Australian researchers said they have developed an improved laser system that will help large optical telescopes gather more accurate data, offering major applications in optical free-space and ground-to-earth communications, space debris imaging and tracking, and astronomy.
The project involves using precisely tuned lasers to energize atoms in a segment of the Earth’s atmosphere, at an altitude of about 90 km, re-emitting laser light to temporarily create a glowing artificial star, according to a Macquarie University statement late Friday.
Generating specific wavelengths for the process “has been a notorious challenge that has so far needed impractical approaches”, but researchers have shown that their diamond Raman lasers are “a highly efficient way to generate the precise output needed”, the university said.
The findings, reported in scientific journal Optics Letters, showed that “the laser delivered higher power and efficiency than previous guide star laser systems of its type”.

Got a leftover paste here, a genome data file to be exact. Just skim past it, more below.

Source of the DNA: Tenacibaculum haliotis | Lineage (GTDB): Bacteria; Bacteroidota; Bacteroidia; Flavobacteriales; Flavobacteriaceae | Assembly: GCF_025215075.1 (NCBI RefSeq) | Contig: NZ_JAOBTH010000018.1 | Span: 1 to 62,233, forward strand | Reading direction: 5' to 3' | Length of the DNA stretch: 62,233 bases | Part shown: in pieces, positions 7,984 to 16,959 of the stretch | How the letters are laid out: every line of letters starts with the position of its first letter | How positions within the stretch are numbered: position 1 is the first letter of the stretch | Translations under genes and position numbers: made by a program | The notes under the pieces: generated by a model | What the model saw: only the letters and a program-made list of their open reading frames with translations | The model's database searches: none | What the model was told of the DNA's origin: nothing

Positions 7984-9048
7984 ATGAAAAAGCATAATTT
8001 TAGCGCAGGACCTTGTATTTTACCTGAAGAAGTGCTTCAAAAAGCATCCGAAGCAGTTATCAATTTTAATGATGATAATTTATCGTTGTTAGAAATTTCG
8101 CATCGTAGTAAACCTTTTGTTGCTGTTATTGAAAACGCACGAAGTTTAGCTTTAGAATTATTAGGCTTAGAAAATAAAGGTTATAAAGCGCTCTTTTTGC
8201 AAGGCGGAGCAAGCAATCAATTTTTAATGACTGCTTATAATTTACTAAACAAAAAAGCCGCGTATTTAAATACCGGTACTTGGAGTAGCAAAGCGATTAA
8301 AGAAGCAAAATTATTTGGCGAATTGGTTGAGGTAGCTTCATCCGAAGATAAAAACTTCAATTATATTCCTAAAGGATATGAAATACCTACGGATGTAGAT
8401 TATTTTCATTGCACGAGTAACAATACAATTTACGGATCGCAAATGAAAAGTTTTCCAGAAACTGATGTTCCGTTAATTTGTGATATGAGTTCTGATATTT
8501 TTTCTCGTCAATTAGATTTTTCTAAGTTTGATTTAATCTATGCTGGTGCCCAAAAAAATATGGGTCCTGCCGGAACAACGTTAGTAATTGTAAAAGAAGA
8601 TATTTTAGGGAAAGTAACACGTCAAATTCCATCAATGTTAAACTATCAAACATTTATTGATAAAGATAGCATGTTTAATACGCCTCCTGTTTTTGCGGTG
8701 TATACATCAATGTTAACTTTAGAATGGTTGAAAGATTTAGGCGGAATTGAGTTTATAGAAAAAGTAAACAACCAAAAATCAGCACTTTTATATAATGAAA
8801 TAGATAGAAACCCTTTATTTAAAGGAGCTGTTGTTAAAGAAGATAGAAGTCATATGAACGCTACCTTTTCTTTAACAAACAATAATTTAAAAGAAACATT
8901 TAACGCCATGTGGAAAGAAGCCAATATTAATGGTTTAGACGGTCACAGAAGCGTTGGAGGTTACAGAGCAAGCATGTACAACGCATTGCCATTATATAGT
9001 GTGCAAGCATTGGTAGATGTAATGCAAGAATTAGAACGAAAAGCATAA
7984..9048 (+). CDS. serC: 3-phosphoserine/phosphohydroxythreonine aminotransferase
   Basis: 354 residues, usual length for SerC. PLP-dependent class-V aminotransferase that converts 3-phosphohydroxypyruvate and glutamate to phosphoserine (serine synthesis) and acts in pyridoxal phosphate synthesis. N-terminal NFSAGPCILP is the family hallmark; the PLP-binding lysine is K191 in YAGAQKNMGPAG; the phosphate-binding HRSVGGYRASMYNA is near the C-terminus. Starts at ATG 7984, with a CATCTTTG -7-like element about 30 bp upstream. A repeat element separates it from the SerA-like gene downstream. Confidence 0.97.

“The applications need brighter guide stars with reduced star elongation and background noise, and these are aspects that our diamond laser approach looks like being able to address,” the project’s lead experimentalist Xuezong Yang said.
“Our approach is also highly practical … as the intrinsic gain properties of the diamond element mean the laser is found to run on a single narrow frequency. This keeps our design simple, and the device potentially robust and low-cost.”
The results are also significant because the technology can be further developed to increase the quality of future guide stars, according to the researchers.
“Diamond can dissipate heat rapidly, and is less prone to unwanted optical distortions. This combination provides a pathway towards producing more powerful guide star beams,” according to the university.
The researchers predict that the extra flexibilities offered, such as delivering the laser power as a series of microsecond optical pulses, will also benefit adaptive optical systems.
Their work “brings forth interesting opportunities to adapt lasers to boost the performance of Earth-to-space adaptive optical systems,” research leader Rich Mildren said.